Direct Fuel Injection

The What and How of the Fuel Delivering Technology

Gasoline direct injection system
Drawing of a direct injection system -- note the injector on the far right at the top of the cylinder. Photo © General Motors

Direct fuel injection is a fuel-delivery technology that allows gasoline engines to burn fuel more efficiently, resulting in more power, cleaner emissions and increased fuel economy.

How Direct Fuel Injection Works

Gasoline engines work by sucking a mixture of gasoline and air into a cylinder, compressing it with a piston, and igniting it with a spark. The resulting explosion drives the piston downwards, producing power.

Traditional indirect fuel injection systems pre-mix the gasoline and air in a chamber just outside the cylinder called the intake manifold. In a direct injection system, the air and gasoline are not pre-mixed. Rather, air comes in via the intake manifold, while the gasoline is injected directly into the cylinder.

Advantages of Direct Fuel Injection

Combined with ultra-precise computer management, direct injection allows more accurate control over fuel metering, which is the amount of fuel injected and injection timing, the exact point when the fuel is introduced into the cylinder. The location of the injector also allows for a more optimal spray pattern that breaks the gasoline up into smaller droplets. The result is a more complete combustion — in other words, more of the gasoline is burned, which translates to more power and less pollution from each drop of gasoline.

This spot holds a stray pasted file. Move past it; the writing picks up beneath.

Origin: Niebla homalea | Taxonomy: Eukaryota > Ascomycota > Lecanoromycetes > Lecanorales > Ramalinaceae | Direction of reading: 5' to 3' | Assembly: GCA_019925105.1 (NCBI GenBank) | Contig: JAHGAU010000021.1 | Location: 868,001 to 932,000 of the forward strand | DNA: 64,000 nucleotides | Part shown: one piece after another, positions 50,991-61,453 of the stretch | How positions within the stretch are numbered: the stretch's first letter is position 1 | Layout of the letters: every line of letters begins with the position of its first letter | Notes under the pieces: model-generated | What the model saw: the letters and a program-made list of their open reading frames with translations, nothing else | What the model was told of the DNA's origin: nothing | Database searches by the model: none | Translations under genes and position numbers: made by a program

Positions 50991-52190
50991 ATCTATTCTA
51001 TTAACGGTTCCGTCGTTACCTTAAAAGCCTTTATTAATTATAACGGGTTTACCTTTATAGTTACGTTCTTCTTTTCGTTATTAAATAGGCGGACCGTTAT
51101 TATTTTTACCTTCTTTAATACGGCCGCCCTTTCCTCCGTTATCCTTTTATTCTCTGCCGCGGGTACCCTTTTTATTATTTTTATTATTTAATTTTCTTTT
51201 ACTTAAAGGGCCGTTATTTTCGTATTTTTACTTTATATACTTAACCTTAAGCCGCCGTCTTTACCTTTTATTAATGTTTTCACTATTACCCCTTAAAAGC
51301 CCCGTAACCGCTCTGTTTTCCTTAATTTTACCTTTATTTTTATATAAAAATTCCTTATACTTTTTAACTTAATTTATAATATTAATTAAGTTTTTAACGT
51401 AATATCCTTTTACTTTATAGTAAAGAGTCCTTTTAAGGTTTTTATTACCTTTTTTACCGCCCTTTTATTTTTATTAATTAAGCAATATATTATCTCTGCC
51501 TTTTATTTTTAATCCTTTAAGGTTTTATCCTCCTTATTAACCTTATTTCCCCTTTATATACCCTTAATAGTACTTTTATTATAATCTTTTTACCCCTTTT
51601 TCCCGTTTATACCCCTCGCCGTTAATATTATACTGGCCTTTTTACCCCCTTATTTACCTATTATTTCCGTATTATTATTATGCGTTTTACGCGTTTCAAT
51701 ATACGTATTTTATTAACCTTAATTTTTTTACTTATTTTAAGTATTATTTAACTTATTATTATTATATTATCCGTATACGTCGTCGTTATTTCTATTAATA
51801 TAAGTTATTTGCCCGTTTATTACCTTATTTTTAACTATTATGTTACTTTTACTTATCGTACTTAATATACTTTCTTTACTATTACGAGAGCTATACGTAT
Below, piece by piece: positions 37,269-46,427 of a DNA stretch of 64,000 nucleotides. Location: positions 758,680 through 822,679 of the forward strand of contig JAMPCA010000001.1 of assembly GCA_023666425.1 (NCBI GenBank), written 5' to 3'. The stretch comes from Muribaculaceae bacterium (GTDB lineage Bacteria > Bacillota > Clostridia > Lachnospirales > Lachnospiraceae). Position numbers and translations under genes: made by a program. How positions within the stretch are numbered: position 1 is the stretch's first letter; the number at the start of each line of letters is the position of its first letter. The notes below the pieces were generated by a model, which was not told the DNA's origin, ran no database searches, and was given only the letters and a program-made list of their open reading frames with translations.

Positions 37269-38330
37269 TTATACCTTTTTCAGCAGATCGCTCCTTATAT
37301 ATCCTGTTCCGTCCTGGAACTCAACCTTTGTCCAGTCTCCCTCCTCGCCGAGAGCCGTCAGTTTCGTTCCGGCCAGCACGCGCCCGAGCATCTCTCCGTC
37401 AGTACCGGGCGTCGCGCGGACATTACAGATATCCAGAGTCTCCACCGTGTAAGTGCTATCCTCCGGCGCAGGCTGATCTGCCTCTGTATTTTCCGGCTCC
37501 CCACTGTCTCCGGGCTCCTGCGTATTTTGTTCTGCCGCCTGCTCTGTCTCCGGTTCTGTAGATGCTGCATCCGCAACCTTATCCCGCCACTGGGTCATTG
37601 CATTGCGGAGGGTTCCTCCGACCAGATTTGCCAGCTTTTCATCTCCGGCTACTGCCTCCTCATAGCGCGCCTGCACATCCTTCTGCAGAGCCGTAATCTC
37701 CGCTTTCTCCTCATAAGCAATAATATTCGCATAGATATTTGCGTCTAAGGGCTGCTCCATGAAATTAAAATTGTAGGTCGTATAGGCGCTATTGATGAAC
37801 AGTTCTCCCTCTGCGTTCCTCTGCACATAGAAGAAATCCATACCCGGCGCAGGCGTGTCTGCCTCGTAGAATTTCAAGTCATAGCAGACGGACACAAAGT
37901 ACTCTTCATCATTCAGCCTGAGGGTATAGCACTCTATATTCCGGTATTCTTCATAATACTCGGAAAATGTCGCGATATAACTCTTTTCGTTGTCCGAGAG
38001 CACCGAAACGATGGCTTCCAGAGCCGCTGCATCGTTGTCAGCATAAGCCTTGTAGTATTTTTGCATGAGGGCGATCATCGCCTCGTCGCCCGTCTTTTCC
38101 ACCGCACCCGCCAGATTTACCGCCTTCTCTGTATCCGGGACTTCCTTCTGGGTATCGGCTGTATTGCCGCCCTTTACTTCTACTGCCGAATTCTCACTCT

Disadvantages of Direct Fuel Injection

The primary disadvantages of direct injection engines are complexity and cost.

Direct injection systems are more expensive to build because their components must be more rugged. They handle fuel at significantly higher pressures than indirect injection systems and the injectors themselves must be able to withstand the heat and pressure of combustion inside the cylinder.

How Much More Powerful and Efficient is the Technology? 

Cadillac sells the CTS with both indirect and direct injection versions of its 3.6-liter V6 engine.

The indirect engine produces 263 horsepower and 253 lb.-ft. of torque, while the direct version develops 304 hp and 274 lb.-ft. Despite the additional power, EPA fuel economy estimates for the direct injection engine are 1 MPG higher in the city (18 MPG vs. 17 MPG) and equal on the highway. Another advantage is that Cadillac's direct injection engine runs on regular 87-octane gasoline. Competing cars from Infiniti and Lexus, which use 300 hp V6 engines with indirect injection, require premium fuel.

Renewed Interest in Direct Fuel Injection

Direct injection technology has been around since the mid-20th century. However, few automakers adopted it for mass-market cars. Electronically-controlled indirect fuel injection did the job nearly as well at a significantly lower production cost and offered huge advantages over the mechanical carburetor, which was the dominant fuel delivery system until the 1980s. Developments such as rising fuel prices and stricter fuel economy and emissions legislation have led many automakers to begin developing direct fuel injection systems. You can expect to see more and more cars make use of direct injection in the near future.

Diesel Cars and Direct Fuel Injection

Virtually all diesel engines use direct fuel injection.

However, because diesels use a different process to combust their fuel, where a traditional gasoline engine compresses a mixture of gasoline and air and ignite it with a spark, diesels compress air only, then spray in fuel which is ignited by the heat and pressure, their injection systems differ in design and operation from gasoline direct fuel injection systems.